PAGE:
Organised sport is relatively prevalent in Australia, particularly for popular women’s team sports such as netball, soccer, hockey, Aussie rules, tennis, and basketball. The Australian Sports Commission has also partnered with 38 national sporting organisations and national sporting organisations for people with a disability (NSODs) to help more Australians connect with sport. Once you’ve chosen the sport that you’d like to get involved with, browse their website to find a club near you.


The beauty of team sports is that most of them can be played in public facilities (indoor or outdoor) with little equipment – for many, you’ll simply need the space and a ball! It also doesn’t have to be expensive unless you’re considering pennant golf or polo.

Different life stages

The Australian government’s recommendations for exercise differs for women who are pregnant, so it is important to familiarise yourself with this advice and to speak with your doctor if you have any questions or concerns. It is also recommended to avoid sports and activities that have an increased risk of abdominal trauma, contact or collision.

When starting or returning to team sport after giving birth, you may notice changes in your pelvic floor strength. This is very common and one in three women who has given birth will experience incontinence issues. These can make themselves known when you exercise, or sneeze. Learn more about your pelvic floor and speak to a physiotherapist about any concerns.

Safety considerations

Many, but not all, team sports are contact sports and some like Aussie rules, hockey, soccer and rugby are deemed as high impact. These types of sports have a higher risk of associated injuries to joints, bones, muscles, breasts and the brain.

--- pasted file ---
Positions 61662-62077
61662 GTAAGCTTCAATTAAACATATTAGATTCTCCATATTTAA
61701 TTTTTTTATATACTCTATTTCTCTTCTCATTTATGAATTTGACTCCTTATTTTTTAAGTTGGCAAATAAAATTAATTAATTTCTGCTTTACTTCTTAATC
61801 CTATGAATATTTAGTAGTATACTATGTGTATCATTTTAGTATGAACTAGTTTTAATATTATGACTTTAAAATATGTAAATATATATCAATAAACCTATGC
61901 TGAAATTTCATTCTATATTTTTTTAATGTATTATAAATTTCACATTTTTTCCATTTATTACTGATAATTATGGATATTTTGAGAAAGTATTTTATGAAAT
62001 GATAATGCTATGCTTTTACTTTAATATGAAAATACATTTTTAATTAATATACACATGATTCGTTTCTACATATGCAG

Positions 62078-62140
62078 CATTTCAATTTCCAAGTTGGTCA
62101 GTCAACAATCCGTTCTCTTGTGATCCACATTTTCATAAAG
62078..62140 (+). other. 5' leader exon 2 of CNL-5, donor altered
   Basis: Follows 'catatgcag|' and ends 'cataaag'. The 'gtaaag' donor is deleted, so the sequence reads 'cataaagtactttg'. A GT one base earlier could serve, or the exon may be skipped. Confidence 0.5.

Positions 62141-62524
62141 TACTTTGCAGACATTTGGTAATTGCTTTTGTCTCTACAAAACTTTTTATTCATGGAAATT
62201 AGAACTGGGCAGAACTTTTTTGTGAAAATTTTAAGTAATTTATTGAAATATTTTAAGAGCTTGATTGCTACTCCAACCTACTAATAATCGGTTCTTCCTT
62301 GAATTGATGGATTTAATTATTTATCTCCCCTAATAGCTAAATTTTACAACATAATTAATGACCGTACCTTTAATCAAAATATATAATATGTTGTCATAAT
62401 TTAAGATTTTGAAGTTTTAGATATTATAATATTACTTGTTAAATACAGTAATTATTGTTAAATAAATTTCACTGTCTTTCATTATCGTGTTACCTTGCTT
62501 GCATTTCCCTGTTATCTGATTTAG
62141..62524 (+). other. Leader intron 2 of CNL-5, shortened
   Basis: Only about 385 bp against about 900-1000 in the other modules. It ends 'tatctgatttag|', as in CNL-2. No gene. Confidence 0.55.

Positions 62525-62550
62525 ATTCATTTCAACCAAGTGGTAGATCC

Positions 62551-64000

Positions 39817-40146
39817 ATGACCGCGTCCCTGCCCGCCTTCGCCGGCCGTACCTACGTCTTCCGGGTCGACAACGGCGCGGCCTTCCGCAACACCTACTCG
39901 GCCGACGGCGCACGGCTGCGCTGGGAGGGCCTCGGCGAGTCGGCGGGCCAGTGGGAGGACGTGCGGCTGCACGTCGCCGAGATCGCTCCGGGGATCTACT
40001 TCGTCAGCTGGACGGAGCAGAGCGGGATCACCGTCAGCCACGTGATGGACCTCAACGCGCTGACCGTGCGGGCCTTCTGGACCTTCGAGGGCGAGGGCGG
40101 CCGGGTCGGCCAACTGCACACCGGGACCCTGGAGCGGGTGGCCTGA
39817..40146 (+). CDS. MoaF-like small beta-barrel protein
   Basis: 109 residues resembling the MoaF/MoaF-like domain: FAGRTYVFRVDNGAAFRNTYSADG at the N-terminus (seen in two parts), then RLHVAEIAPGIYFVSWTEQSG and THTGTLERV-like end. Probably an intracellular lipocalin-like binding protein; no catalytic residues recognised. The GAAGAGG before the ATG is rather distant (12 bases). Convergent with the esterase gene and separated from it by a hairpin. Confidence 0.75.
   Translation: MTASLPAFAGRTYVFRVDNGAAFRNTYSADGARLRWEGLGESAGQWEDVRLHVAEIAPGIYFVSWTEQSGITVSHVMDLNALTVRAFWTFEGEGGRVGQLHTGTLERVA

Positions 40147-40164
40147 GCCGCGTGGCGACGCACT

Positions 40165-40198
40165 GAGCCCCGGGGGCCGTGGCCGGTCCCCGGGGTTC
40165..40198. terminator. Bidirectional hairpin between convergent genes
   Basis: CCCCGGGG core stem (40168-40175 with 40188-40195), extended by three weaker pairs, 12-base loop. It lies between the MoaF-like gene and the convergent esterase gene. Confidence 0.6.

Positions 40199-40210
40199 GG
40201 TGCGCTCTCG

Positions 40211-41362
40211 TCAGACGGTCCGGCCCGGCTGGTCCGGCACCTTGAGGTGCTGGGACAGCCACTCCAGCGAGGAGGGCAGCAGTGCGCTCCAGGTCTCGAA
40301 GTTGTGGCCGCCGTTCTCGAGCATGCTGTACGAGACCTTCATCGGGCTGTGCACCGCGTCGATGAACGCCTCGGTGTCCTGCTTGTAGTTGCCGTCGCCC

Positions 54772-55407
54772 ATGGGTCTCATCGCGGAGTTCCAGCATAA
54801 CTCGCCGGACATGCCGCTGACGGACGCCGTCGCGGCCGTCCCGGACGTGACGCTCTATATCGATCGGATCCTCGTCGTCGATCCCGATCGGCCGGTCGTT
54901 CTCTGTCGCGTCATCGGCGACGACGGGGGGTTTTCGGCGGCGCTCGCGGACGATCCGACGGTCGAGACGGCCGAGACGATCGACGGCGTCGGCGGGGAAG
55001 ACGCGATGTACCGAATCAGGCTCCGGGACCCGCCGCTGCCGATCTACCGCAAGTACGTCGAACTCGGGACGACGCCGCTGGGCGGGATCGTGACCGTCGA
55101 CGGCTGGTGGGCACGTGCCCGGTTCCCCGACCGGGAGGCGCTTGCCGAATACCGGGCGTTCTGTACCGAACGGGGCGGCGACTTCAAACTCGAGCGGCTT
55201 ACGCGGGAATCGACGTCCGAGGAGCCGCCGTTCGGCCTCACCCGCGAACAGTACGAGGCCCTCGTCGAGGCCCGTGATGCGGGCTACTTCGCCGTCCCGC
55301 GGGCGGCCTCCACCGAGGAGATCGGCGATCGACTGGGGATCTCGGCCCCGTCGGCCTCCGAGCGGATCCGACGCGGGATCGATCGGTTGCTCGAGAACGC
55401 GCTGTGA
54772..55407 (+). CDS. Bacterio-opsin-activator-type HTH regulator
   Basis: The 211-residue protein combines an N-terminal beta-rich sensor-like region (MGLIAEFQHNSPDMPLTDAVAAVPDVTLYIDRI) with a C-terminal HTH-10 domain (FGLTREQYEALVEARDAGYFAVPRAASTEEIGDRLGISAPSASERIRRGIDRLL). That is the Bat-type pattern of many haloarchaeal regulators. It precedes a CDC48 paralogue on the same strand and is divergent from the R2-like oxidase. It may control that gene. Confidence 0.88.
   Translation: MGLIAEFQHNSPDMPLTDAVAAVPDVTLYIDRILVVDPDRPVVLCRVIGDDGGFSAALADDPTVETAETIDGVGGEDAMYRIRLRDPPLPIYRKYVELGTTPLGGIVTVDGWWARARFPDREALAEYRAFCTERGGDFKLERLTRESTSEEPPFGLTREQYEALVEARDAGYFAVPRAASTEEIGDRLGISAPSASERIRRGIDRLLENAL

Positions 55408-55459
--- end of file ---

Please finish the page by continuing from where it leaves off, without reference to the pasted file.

When engaging in high-impact sports it is important to take the necessary precautions to reduce the likelihood of injury, such as:

  • following the rules of the game
  • keeping up your training schedule to maintain your physical health and fitness
  • wearing protective gear such as padding to guard ribs, breasts and joints, mouthguards and eyewear
  • always warm up and cool down before and after exercise

Regardless of whether you’re exercising individually or in a group, all forms of physical activity carry the risk of injury. If you’re starting a new sport or exercise, and unsure about how your body will react, speak with an exercise physiotherapist before you get started to check your fitness level, discuss helpful hints for avoiding injuries and set realistic goals for you.

Protective gear

You might be familiar with mouthguards, helmets, knee pads and cups, but did you know there are now more protective options designed especially for women?  Zena Sport specialises in women’s impact performance vests which provide padding to protect the ribs and breasts and reduce the risk of injury during high-impact sports.

'I didn’t expect the garment to be as lightweight as what it is. I thought it would be heavier. Once you get into a game you know it’s there, but you don’t necessarily notice it.' Renee Garing, AFLW Geelong Cats

Woman playing football wearing Zena Sport